A couple of months ago I asked if high effective interest rates were part of the reason that the Base Rate remains so low.
Today the Bank of England released their data on effective interest rates – the actual cost of borrowing money faced by businesses and households.
It shows that the difference between the Base Rate and the rates paid by business and households has increased notably following the recession – the “credit crunch” phenomenon that choked the economy to begin with.
Figure one: effective interest rates are higher since the recessionAverage difference between the Bank of England base rate and the actual interest rate paid pre- and post- April 2008.
What is striking is that this difference has not dropped back much since recovery began. This is especially true for secured lending to households, but applies to business lending too.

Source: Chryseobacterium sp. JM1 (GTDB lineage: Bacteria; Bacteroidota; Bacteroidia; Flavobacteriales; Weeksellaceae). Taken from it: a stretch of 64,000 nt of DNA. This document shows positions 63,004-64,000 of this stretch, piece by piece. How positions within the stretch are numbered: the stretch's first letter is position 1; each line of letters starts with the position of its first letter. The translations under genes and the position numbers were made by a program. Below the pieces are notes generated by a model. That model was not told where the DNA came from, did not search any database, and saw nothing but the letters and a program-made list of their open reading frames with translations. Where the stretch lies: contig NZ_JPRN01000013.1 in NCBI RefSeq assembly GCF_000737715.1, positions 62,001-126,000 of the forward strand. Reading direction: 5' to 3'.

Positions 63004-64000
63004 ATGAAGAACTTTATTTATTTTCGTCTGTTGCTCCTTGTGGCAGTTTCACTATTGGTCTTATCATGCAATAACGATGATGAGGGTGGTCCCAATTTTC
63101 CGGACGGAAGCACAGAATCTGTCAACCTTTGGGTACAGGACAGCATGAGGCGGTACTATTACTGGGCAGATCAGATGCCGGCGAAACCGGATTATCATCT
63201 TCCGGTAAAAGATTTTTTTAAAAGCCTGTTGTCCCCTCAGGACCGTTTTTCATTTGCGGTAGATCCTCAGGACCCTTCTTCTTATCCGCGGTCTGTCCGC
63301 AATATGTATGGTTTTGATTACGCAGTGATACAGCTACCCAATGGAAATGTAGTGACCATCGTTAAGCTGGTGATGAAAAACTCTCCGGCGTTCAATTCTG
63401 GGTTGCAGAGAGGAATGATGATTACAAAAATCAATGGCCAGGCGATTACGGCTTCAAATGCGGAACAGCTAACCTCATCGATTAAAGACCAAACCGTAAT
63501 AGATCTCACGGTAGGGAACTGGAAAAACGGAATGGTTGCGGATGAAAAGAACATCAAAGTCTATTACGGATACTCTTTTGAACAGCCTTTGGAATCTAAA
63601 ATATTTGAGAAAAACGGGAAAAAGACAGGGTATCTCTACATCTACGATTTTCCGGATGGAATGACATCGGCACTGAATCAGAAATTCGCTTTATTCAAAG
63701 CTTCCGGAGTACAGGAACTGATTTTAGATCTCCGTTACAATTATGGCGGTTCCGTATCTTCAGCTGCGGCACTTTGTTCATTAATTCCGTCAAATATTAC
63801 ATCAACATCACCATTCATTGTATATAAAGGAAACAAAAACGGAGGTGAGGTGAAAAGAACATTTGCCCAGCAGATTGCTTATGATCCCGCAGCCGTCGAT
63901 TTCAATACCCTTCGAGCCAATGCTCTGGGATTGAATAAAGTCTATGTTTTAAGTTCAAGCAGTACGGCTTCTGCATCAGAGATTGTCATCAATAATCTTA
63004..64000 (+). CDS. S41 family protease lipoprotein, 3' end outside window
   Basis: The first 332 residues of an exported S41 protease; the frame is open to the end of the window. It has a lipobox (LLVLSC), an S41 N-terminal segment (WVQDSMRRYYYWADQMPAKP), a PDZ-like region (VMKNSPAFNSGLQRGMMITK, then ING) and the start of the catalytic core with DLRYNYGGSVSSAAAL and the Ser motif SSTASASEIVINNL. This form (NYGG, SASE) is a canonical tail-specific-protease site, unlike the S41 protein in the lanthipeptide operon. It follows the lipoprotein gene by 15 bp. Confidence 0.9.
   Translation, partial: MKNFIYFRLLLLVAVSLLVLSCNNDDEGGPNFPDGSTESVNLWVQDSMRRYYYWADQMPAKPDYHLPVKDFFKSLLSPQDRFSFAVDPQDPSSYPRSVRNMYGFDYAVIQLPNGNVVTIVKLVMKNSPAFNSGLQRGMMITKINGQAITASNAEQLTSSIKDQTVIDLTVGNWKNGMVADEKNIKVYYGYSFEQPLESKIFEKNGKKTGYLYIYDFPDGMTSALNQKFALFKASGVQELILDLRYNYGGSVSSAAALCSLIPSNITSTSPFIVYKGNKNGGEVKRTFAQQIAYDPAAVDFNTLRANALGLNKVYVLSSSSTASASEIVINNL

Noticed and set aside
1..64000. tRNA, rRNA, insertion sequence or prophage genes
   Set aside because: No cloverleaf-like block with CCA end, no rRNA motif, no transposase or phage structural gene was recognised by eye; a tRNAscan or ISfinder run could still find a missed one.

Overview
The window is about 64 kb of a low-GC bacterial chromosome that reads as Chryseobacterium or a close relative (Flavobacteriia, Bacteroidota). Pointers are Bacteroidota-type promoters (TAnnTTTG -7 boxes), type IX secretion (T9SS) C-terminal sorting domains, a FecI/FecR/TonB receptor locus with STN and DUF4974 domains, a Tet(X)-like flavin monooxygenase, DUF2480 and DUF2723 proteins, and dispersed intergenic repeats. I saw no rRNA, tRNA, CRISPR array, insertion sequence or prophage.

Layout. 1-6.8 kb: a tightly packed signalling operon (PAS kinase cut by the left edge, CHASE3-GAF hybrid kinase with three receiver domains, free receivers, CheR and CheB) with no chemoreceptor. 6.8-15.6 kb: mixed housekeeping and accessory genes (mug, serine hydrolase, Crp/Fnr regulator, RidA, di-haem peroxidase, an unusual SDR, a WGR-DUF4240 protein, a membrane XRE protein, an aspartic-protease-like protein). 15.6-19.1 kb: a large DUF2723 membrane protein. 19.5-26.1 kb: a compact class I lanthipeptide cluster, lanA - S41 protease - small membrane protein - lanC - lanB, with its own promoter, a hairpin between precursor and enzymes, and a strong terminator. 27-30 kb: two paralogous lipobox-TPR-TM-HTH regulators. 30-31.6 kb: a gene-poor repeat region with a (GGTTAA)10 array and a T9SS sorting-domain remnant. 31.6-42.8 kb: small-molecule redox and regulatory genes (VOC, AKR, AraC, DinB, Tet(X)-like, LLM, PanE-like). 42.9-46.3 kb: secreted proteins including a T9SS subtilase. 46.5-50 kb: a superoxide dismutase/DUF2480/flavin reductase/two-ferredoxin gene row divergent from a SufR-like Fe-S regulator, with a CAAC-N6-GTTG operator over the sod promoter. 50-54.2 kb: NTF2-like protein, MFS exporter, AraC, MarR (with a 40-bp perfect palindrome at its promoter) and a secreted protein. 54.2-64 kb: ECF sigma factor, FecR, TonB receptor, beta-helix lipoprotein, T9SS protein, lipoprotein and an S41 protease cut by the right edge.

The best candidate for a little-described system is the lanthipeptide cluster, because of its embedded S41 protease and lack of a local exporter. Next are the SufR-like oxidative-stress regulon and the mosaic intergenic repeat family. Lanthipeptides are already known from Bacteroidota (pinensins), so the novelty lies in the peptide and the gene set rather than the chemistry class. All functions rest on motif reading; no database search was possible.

Figure two: effective interest rates remain high relative to the Base RateDifference between the Bank of England base rate and the interest rate paid by business for outstanding loans
So the low Base Rate is not fully reflected in the interest rate paid by businesses and households. This is the hangover from the credit crunch. And it has implications for monetary policy. For one thing, it implies that – all other things equal – a lower Base Rate could be consistent with lower inflation than was the case pre-recession.